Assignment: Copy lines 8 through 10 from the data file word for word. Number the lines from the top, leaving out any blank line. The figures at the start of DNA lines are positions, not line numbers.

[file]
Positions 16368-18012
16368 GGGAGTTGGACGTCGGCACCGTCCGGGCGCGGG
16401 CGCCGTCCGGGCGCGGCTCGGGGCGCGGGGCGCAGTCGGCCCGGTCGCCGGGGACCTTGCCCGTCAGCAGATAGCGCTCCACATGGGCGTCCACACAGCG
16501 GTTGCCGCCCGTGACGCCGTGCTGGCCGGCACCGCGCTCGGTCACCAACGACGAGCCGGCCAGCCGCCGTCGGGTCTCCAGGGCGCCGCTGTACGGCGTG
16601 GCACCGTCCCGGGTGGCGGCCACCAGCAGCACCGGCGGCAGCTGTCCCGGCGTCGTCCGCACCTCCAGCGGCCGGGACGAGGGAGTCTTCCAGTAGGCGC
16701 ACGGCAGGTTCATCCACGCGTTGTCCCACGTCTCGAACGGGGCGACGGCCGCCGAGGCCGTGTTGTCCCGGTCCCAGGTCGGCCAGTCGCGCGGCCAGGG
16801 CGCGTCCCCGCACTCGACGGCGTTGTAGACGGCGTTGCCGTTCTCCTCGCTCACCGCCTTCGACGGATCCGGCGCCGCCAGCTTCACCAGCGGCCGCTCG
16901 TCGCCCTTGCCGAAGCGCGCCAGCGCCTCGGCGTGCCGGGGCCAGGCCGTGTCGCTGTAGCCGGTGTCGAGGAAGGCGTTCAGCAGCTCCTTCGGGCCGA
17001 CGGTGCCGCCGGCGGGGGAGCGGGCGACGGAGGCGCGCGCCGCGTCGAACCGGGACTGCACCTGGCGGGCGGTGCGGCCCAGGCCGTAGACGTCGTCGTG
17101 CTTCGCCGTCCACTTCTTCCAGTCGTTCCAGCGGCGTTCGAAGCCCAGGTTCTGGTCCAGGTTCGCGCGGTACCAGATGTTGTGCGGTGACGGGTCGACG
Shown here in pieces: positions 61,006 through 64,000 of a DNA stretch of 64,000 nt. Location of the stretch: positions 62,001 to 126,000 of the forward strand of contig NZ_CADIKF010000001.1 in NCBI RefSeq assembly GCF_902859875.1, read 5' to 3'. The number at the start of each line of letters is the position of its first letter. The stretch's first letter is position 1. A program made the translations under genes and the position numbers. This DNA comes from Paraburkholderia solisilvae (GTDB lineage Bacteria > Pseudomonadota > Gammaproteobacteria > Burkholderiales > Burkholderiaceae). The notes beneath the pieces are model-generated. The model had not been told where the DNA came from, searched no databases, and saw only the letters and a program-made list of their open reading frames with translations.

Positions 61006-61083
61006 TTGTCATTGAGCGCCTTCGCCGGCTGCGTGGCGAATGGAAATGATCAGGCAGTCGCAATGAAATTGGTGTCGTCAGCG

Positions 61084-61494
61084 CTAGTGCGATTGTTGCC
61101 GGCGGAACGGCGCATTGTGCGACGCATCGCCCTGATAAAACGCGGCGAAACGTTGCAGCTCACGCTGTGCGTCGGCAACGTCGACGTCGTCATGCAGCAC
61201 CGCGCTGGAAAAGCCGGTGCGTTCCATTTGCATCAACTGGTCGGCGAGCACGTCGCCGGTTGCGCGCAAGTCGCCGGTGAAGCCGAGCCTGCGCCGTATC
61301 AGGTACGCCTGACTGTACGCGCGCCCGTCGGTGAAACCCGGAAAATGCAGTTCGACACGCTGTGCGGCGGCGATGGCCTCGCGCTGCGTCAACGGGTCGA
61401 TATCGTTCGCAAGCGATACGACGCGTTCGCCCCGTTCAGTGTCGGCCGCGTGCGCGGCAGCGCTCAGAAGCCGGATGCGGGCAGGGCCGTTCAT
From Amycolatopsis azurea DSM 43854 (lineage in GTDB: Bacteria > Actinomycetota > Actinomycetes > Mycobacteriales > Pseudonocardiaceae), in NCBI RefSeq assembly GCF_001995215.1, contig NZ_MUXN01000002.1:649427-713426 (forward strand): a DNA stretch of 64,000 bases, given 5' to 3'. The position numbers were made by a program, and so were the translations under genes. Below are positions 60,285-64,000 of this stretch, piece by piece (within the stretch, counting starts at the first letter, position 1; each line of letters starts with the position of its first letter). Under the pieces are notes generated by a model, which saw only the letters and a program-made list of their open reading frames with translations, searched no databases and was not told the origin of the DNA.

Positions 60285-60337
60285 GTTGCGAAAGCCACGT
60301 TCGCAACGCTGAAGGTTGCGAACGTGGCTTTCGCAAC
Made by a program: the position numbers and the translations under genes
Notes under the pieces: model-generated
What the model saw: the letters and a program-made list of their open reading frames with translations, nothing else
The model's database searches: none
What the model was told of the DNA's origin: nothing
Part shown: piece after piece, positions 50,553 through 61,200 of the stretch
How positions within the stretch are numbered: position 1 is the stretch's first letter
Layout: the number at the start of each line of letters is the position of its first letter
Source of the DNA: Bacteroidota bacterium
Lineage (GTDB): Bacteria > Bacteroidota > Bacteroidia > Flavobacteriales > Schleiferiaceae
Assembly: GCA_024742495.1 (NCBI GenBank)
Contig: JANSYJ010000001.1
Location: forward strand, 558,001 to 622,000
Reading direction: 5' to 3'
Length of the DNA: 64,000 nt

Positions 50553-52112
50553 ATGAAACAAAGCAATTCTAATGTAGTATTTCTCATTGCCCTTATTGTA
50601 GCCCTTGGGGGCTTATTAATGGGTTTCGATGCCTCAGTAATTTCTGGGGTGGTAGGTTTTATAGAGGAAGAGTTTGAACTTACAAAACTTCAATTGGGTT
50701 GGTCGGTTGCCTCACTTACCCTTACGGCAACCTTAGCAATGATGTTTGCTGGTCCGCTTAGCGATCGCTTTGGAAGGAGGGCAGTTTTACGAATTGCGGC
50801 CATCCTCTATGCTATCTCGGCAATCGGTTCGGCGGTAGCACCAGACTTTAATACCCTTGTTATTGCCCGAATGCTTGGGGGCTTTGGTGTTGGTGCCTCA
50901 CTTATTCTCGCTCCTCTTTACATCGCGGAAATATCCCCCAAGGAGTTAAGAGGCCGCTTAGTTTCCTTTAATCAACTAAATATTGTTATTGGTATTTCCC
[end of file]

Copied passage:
16901 TCGCCCTTGCCGAAGCGCGCCAGCGCCTCGGCGTGCCGGGGCCAGGCCGTGTCGCTGTAGCCGGTGTCGAGGAAGGCGTTCAGCAGCTCCTTCGGGCCGA
17001 CGGTGCCGCCGGCGGGGGAGCGGGCGACGGAGGCGCGCGCCGCGTCGAACCGGGACTGCACCTGGCGGGCGGTGCGGCCCAGGCCGTAGACGTCGTCGTG
17101 CTTCGCCGTCCACTTCTTCCAGTCGTTCCAGCGGCGTTCGAAGCCCAGGTTCTGGTCCAGGTTCGCGCGGTACCAGATGTTGTGCGGTGACGGGTCGACG